Till renunciation do us part

By Misch PautschLex Kleren Switch to German for original article

Organised religion is increasingly losing importance among the population in Luxembourg - only few are truly devout. But although many people are atheists, they remain enrolled with the church. The Lëtzebuerger Journal spoke with Bob Reuter, President of the Alliance of Humanists, Atheists and Agnostics in Luxembourg (AHA) about morals, values and new, dangerous dogmas.

Lëtzebuerger Journal: In Luxembourg, less than half of the people consider themselves religious. Even of those who call themselves religious, five out of six go to church less than once a month. Is Luxembourg actually still a religious country?

Bob Reuter: Not really. But it depends on the definition. There are three levels at which one belongs to a religion. The first is practice: rules, rituals, and restrictions in life. In Catholicism, this is mainly the mass, in others it may be restrictions on food choices. Anything that you would say is done with your heart and with your body. The second is to really believe what the church says – to actually be a "believer". There are many people who no longer actively "participate" but still "believe". And then there are those who feel themselves to be members of a community purely culturally. That's why quite a number of people say they are "Catholic": because they were baptised without being asked and then never found a point to leave the system, even though they don't "believe". Because unlike being a member of an automobile club, for example, in the Church membership simply continues for life – at least as long as one has no good reason to actively leave. Because in order to take this last step, you need an argument. In Germany, we see that this argument is often the church tax.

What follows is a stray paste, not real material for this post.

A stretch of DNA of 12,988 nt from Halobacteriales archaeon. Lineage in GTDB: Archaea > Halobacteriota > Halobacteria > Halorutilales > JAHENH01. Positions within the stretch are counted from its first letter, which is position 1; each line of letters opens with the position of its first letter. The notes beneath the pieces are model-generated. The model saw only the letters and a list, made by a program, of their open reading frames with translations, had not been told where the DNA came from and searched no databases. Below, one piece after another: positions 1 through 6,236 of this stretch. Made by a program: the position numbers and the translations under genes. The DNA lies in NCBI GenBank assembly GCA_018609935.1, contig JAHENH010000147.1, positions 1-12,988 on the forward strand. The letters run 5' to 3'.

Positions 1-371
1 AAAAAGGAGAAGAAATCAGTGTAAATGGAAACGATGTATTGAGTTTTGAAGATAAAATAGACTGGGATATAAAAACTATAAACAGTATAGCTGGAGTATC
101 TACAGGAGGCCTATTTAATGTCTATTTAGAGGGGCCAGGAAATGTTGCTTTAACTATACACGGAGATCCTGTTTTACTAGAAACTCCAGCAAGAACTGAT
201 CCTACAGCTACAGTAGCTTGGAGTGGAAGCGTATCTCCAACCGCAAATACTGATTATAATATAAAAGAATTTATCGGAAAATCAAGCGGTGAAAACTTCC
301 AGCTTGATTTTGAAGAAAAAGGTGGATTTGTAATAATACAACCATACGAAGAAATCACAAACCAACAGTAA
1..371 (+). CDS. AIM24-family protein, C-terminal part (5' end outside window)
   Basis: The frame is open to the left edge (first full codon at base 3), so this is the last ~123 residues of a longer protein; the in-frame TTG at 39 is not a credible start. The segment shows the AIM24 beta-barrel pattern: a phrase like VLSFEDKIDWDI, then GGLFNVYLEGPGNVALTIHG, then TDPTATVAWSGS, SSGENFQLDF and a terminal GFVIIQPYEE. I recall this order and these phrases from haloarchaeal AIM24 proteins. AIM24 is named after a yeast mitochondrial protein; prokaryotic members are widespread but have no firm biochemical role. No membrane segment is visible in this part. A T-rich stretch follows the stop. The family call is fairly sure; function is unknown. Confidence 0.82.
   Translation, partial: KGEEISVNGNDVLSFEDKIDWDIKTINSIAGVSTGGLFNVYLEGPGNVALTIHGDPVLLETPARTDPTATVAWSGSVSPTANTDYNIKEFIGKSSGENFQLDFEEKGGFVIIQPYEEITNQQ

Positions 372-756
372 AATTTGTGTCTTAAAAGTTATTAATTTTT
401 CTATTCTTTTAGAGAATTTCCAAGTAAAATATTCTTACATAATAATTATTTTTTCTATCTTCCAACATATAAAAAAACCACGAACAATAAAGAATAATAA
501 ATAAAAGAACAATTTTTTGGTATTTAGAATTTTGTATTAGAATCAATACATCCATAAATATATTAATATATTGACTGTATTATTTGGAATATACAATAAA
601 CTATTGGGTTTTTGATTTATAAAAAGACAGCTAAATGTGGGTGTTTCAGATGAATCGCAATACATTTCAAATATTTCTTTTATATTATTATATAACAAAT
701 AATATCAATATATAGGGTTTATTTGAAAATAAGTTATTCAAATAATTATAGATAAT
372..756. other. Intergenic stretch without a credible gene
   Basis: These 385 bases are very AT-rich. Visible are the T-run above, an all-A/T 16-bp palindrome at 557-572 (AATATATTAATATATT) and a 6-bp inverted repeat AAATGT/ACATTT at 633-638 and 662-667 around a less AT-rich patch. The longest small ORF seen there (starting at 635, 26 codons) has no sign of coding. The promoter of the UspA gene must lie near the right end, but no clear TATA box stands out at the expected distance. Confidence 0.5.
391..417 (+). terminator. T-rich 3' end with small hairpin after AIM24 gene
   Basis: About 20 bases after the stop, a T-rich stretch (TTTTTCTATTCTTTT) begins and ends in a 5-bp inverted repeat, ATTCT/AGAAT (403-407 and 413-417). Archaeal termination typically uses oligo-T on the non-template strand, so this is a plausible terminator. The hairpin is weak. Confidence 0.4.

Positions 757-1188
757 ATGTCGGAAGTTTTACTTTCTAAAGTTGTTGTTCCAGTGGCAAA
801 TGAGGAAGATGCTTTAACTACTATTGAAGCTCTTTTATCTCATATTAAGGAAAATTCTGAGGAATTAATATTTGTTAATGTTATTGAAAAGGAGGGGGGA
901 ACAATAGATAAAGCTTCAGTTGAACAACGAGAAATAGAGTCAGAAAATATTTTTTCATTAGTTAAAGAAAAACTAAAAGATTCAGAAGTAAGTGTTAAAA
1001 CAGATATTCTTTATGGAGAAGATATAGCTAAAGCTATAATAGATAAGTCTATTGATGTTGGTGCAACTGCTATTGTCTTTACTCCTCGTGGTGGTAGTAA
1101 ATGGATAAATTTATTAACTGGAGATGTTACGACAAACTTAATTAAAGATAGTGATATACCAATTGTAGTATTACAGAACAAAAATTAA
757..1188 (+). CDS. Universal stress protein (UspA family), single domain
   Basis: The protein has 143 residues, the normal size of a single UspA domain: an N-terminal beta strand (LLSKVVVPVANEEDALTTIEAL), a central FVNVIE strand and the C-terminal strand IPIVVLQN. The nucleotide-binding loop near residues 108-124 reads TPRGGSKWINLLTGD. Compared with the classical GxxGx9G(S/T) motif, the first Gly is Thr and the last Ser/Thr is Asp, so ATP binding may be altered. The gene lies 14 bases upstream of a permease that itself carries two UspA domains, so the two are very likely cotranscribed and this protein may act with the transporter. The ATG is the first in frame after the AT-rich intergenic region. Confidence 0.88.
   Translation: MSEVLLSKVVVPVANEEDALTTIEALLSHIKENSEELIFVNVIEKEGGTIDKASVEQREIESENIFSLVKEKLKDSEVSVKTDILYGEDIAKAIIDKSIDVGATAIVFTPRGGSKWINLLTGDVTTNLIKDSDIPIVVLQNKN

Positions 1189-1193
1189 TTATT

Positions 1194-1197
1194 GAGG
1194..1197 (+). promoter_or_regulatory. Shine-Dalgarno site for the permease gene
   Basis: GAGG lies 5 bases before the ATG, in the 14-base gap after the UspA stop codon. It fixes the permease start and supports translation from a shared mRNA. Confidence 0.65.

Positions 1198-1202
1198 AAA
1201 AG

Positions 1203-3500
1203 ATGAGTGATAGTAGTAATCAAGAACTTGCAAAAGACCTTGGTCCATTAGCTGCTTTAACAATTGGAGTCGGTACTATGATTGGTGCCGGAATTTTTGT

Why is this last step of formally leaving often so difficult?

I think because it makes no difference in everyday life. It's not even worth the time for most people to think about religious affiliation and faith – it doesn't matter to them at all. The trick the Catholic Church pulls, of course, is that you become a member without being asked when you are a baby but stay a member for life. That means an asymmetry of effort. Whereby it must be said, of course, that it is really only a very small effort. You simply fill out a form on our website and within a week you are officially out. Nevertheless, you still don't have any tangible feedback, but a purely moral, symbolic effect: I know that I am no longer part of this association that does things that I don't think are right.

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